As one of its first acts of the 113th Congress, the U.S. House on Thursday approved a set of governing rules that includes language authorizing the Bipartisan Legal Advisory Group to defend the Defense of Marriage Act against litigation in court.
By a vote of 228-196, the House voted in favor of a 23-page long resolution giving authority to the BLAG, a five-member Republican-controlled House panel which has taken up defense of DOMA since the administration stopped defending the law. The resolution allows BLAG to intervene in other cases challenging DOMA and gives authority for BLAG to speak for the House before the Supreme Court.
“We continue to believe the constitutionality of the law should be judged by the court, not the president unilaterally — and will provide the resources needed to protect our system of checks and balances,” Steel said.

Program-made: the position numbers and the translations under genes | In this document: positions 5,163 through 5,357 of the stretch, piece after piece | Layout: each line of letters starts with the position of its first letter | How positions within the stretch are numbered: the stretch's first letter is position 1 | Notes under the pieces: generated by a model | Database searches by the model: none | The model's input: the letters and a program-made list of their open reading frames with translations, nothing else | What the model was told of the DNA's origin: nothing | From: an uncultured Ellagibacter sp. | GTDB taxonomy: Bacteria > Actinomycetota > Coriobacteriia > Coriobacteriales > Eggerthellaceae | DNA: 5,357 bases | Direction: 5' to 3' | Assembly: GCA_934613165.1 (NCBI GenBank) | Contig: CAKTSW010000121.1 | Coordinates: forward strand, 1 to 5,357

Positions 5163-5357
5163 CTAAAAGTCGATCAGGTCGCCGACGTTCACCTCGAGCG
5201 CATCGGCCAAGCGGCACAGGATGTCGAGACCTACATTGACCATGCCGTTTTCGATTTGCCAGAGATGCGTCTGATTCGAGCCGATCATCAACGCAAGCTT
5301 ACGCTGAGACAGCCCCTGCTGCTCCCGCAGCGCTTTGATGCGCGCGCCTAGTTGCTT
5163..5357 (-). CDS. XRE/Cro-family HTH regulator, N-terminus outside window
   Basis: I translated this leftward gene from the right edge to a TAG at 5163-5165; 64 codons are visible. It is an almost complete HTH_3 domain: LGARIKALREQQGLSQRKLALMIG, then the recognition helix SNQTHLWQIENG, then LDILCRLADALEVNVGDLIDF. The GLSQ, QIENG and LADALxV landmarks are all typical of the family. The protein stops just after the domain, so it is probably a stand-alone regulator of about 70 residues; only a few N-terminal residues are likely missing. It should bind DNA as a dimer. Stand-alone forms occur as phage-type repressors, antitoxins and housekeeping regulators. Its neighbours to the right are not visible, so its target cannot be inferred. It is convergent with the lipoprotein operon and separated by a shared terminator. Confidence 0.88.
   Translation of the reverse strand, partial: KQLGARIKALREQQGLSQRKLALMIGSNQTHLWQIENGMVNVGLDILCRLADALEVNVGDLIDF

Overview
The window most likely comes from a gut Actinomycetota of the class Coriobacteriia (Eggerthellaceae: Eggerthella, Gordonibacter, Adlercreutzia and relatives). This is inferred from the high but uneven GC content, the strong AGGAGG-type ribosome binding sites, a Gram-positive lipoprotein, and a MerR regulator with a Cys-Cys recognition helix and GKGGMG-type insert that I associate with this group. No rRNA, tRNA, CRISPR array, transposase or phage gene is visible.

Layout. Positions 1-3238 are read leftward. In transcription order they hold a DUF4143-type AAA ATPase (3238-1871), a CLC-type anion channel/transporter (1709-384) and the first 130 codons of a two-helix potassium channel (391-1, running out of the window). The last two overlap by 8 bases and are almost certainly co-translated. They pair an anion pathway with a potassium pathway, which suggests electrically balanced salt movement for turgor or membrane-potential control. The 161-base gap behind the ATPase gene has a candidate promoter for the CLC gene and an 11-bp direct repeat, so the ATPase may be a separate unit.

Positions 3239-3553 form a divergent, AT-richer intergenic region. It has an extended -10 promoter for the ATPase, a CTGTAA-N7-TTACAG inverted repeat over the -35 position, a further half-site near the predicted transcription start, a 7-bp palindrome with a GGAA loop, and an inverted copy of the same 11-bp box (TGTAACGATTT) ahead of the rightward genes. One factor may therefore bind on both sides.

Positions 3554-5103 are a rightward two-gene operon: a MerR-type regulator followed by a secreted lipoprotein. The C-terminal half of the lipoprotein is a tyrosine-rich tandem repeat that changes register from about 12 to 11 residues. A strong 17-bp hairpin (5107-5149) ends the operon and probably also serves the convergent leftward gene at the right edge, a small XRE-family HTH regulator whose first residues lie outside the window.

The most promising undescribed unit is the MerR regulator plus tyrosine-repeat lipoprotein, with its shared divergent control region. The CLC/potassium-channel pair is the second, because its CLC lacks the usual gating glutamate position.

Drew Hammill, a spokesperson for House Minority Leader Nancy Pelosi (D-Calif.), lambasted Republicans over the language and continued use of taxpayer dollars to defend DOMA, which prohibits federal recognition of same-sex marriage.
“House Republicans will send a clear message to LGBT families: their fiscal responsibility mantra does not extend to their efforts to stand firmly on the wrong side of the future,” Hammill said. “Republicans will take the extraordinary measure of including an authorization of their efforts to defend DOMA in the Rules of the House of Representatives and by doing so, continue to spend taxpayer funds, already adding up to $1.7 million, in their attempts to defend this shameful law in federal courts and the Supreme Court.”
Hammill took particular issue with language in the resolution saying BLAG speaks for the entire the chamber. As BLAG has defended DOMA, House Democrats have filed numerous friend-of-the-court briefs asserting the anti-gay law is unconstitutional.
In September, House Republicans signed a new agreement with former U.S. solicitor general Paul Clement to defend DOMA on behalf on BLAG. The contract, which wasn’t revealed under after Election Day, raises the cost cap to defend DOMA to $2 million.